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License plate detection with OpenCV and Python

Next you will find some code which will let you to detect license plate. This project is divided mainly in two parts: plate detection and character recognition.

The code you will find next is an adaptation of Chris Dahms original License Plate Recognition. A video of his work can be found here as longs as his original source code.

I made this work (pretty much some refactoring) mainly because I was in need of a simple system to detect the license plate area in images. His aproach is good but his code contained also a character recognition system which I don’t need actually. I plan to use my own in the second part of this project.

For someone this code will be easier to understand due to it’s “straight to the point” way, for someone else will be like I did an awful job. The goal was for me to understand what I was doing and to create a ready-to-go system. This was achieved and it’s enough.

Code has been tested only with european license plates, especially with italian ones. I don’t know if it’s gonna work with other country plates. To do that you will have to adapt the code to your situation and, eventually, stick with a totally different approach.

Code is in Python 3.6 and OpenCV 3.4. You will find the whole source at the end of this article. Any suggestion is widely accepted.

This is the image we are working on. Later I’ll show you the result with other images.


Then some basic preprocessing is applied.


After that morphological operations called Top Hat and Black Hat are applied.

Morphological transformations are some simple operations based on the image shape.

It is normally performed on binary images. It needs two inputs, one is our original image, second one is called structuring element or kernel which decides the nature of operation.

We built the kernel before Top and Black hat processing. More about these operations are available here.



We are going to subtract values between add value (in the code we are adding gray and TopHat) and BlackHat.


Next Gaussian blur is added with a kernel of 5.


Threshold operations is applied on gaussian blur.


Contours are checked. From here we are starting to look for characters. Indeed this method is based in searching for contours that might look like alphanumeric chars. This is the process from now:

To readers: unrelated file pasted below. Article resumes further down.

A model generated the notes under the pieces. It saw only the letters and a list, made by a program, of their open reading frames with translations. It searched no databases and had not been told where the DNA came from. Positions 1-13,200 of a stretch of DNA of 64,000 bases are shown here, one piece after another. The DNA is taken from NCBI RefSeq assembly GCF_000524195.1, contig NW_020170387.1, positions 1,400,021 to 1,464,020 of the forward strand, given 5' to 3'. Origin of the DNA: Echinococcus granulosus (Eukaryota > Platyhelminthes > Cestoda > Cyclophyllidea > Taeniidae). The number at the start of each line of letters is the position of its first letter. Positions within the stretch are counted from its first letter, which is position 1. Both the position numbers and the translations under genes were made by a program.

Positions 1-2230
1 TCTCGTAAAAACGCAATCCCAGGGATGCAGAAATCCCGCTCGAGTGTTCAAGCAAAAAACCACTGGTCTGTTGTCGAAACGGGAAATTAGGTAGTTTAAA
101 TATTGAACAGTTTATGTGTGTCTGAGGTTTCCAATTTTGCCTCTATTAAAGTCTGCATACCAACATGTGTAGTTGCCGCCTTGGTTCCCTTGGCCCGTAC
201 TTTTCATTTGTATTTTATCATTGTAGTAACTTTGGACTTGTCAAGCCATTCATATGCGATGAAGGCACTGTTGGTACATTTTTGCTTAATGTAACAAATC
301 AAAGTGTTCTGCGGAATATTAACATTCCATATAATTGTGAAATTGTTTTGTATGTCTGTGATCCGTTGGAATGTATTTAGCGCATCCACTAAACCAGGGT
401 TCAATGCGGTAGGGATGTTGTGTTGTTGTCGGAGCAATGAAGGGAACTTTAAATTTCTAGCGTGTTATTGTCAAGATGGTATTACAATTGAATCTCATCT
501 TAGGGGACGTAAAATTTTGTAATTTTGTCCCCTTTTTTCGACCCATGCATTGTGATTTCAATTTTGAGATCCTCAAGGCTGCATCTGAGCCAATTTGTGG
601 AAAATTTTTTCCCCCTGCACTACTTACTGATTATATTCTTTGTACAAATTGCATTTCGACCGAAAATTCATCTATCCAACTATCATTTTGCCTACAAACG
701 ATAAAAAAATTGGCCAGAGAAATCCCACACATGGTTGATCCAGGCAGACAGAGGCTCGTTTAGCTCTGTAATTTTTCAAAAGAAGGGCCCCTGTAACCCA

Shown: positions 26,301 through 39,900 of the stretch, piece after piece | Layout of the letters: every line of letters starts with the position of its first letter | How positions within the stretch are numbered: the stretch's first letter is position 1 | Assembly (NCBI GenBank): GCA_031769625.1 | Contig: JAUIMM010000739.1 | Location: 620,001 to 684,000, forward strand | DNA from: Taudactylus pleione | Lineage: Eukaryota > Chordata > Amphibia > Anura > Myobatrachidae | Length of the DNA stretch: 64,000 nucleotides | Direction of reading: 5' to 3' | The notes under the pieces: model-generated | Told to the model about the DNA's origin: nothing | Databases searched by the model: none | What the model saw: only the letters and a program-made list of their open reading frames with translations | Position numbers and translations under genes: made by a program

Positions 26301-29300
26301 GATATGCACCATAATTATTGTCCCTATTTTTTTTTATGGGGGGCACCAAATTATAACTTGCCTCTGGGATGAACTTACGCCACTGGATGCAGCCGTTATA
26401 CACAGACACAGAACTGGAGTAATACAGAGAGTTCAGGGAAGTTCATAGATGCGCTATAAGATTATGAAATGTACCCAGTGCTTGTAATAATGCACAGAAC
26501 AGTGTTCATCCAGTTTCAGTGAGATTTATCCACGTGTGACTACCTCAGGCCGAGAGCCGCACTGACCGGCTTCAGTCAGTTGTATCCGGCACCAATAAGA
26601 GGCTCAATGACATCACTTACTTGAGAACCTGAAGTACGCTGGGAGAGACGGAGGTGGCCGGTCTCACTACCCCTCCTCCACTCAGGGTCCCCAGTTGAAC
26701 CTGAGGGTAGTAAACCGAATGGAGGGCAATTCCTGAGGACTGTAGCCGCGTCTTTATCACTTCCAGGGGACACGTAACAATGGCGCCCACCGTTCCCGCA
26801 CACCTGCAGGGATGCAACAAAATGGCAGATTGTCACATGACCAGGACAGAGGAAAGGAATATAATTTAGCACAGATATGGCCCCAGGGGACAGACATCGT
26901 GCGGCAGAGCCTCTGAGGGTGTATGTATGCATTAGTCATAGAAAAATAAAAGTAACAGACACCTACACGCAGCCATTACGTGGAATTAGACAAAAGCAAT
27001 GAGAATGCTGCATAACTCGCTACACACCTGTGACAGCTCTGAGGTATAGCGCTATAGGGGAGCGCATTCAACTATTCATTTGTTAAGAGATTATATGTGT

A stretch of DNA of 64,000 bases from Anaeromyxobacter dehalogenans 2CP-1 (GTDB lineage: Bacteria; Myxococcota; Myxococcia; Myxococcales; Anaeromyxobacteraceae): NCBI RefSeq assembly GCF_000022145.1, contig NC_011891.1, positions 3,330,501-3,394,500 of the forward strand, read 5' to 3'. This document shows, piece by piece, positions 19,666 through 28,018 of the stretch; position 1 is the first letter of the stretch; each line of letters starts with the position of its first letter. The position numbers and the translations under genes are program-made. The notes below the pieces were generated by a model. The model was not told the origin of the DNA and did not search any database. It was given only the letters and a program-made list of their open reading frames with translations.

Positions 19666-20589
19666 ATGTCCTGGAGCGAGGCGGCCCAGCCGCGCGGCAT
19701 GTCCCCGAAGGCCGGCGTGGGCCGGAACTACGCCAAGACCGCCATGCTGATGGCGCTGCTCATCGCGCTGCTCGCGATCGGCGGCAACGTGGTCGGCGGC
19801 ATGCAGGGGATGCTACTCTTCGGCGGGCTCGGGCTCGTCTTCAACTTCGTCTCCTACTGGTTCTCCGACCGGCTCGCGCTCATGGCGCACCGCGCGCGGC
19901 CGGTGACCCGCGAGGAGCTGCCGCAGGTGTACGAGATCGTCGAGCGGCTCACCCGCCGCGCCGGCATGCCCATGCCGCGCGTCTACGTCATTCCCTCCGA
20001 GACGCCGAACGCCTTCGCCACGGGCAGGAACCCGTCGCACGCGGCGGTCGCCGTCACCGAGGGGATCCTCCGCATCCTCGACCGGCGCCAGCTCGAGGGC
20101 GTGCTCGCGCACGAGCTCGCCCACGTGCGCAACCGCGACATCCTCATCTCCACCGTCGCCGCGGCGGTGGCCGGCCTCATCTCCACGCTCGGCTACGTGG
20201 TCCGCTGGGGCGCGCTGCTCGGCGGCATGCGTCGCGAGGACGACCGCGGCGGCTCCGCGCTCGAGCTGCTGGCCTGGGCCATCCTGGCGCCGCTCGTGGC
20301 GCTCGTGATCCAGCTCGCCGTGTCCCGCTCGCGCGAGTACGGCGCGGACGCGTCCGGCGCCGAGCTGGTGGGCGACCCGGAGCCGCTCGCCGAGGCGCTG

– check each contour
– if it look like a char then save it in a list
– don’t consider any contour which don’t respect this condition
– detect the group of characters with a ROI and save it

Further on, in a coming article, I’ll show you how to process this image and do OCR on it.


After the first wave of cleaning operations (aka mathematical operations on each contour ) this is the result.


A second filter is applied and our plate seems to be detected, somehow.


Finally, we construct a ROI around these contours. This will be cropped and used next for OCR.


Here the ROI was applied on the original image for a more scenic result


Final cropped image, our plate.


Source code is available on GitHub.

To run it, extract the files in a folder and, using a CMD/Powershell, execute the file passing as argument the image you want to process.

python --image car.png

These are other results I achieved.

Some good results...


...and some fails.


As you can see, for some images (even some “easy” and “obviously”) the recognition fails miserably. This because the system is a general one and, to work on more plates it have to be tweaked more. Also plates with different backgrounds, fonts and dimensions create confusion because of many variables.

Now you can understand why this isn’t an easy task by using traditional methods. Applying machine learning technics would highly improve the result.

UPDATE: now that you have some plates, try to OCR-em by reading the new blog post here.